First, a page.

It was about six years prior to the band Nirvana’s explosion on the music scene with the release of their album “Nevermind” that LaMont and Barbara Shillinger last saw Nirvana frontman Kurt Cobain.
The Shillingers knew him as a mostly quiet, but obviously artistic, teenager who took refuge in their Aberdeen home for about nine months when he was 18. But by the time of his death by suicide in 1994, they had seen him rise to icon status in the world of music.
Nirvana, created in 1987 by Cobain and Krist Novoselic, who also grew up in Aberdeen, had its icon status solidified last week when it was officially voted into the Rock and Roll Hall of Fame. It was the first year the band was eligible through its 1988 debut single, a cover of “Love Buzz,” originally recorded by the Dutch rock band Shocking Blue.
“He stayed for longer than we thought, but it wasn’t really a problem,” said Barbara Shillinger of Cobain’s time with them in 1985. At the time she was attending college and she said many of the duties tending their own five boys, one daughter and Cobain fell to LaMont, a now-retired Aberdeen High School teacher who also recalls having a “very sharp” Novoselic in his English class.
The Shillingers said their understanding of Cobain – taken from information then given by their two sons, Eric and Steve, who had known Cobain since elementary school – was that he was “not getting along with his stepfather,” and was “couch surfing.”
“Eric and Steve asked, ‘Dad, could Kurt spend the night on the couch?’” recalls LaMont, who said they didn’t hear from anyone in Cobain’s family during that time.
“He was a kid who knew our kids and needed a place to stay, that’s all.”
The Shillingers recall that Cobain ate like a typical teenage boy (ravenously) and was known for subverting the household chores they required of all the kids. He acquired a pet turtle with a wading pool while staying with them. He seemed to be focused on the visual arts at the time, though the boys would make an occasional stop in the garage to play music.
LaMont recalls a particular drawing of Cobain’s that seemed to demonstrate his dark sense of humor: a label for a fictional recording company, “Fecal Matter,” accompanied by a drawing of “dog poop with a Dairy Queen curly Q on top.”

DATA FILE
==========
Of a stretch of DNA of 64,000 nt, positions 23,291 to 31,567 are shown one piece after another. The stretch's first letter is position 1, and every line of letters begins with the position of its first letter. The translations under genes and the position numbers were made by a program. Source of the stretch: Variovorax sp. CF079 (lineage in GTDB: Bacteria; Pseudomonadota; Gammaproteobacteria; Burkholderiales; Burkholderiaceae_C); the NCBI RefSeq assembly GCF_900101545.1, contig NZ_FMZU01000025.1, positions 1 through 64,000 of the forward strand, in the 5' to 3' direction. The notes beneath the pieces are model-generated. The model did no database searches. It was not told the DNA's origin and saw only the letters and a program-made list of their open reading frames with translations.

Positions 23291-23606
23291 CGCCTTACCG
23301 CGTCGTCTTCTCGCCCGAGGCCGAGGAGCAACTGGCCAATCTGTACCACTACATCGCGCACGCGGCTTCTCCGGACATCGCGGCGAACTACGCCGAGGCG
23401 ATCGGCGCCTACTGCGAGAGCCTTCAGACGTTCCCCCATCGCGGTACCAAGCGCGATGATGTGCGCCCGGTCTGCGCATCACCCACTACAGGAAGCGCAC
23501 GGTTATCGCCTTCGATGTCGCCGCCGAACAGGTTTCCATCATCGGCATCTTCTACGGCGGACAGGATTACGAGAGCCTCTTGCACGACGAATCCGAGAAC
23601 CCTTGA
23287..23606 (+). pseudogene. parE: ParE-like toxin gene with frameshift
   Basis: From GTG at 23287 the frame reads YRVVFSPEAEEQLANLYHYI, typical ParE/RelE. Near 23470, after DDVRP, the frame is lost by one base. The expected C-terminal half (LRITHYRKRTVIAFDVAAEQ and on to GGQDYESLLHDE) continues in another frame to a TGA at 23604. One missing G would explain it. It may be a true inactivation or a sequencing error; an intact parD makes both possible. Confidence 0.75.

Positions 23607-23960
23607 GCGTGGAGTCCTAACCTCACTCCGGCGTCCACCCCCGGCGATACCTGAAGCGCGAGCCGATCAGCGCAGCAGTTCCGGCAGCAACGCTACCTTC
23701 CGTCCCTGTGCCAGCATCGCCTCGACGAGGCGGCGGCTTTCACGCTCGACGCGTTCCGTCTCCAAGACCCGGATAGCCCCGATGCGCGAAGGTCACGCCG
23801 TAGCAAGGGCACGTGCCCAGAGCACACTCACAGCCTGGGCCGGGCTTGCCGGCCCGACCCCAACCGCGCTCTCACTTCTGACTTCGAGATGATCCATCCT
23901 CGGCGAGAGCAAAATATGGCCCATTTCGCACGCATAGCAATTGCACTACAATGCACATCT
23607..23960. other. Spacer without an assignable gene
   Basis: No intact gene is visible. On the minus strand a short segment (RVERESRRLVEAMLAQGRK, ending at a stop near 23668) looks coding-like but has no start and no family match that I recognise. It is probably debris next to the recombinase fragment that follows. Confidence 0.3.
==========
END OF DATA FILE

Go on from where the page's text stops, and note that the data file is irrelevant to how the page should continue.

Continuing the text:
Barbara remembers the way Cobain dressed – which eventually was replicated by many throughout the 1990s – struck her as unusual.
“He was the first person I ever saw wearing long underwear and torn jeans,” she said.
While the Shillingers doubt that the teens were using hard drugs, there were some rebellious shenanigans involving Cobain and son Eric, who also recently committed suicide.
“They were drinking beer and decided to climb a tree and get on the roof of some communication service building. ... They were stomping around on the roof, and a woman inside hears the pitter-patter and calls the police,” said Barbara. Eric had to take a class for minors caught drinking and Cobain was arrested for trespassing and held for vandalism for graffiti he had drawn.
The Shillingers attribute Cobain’s eventual decision to move out to a disagreement between him and one of their sons. Over the years, they heard little from him, except to receive demos of Nirvana’s music.
“Some we listened to and some we said, ‘Ugh.’ Others, we said, ‘Oh, that’s pretty great,’” said LaMont.
The family was included in the “thank-yous” section of the band’s final studio album, “In Utero.” After his death, they said, Cobain’s mother told them that he had included the Shillingers in a round of personal “thank-yous” during a recent Thanksgiving dinner.
A memorial site now is designated at the Kurt Cobain Riverfront Park, thought to be a place Cobain loved in his teenage years, but there is not much other formal recognition. Mostly due to his heroin use, he is still a polarizing figure in the community.
The Aberdeen Museum of History has acquired more memorabilia for fans to visit, along with a walking tour of sites important in the musician’s history, including the Shillingers’ home.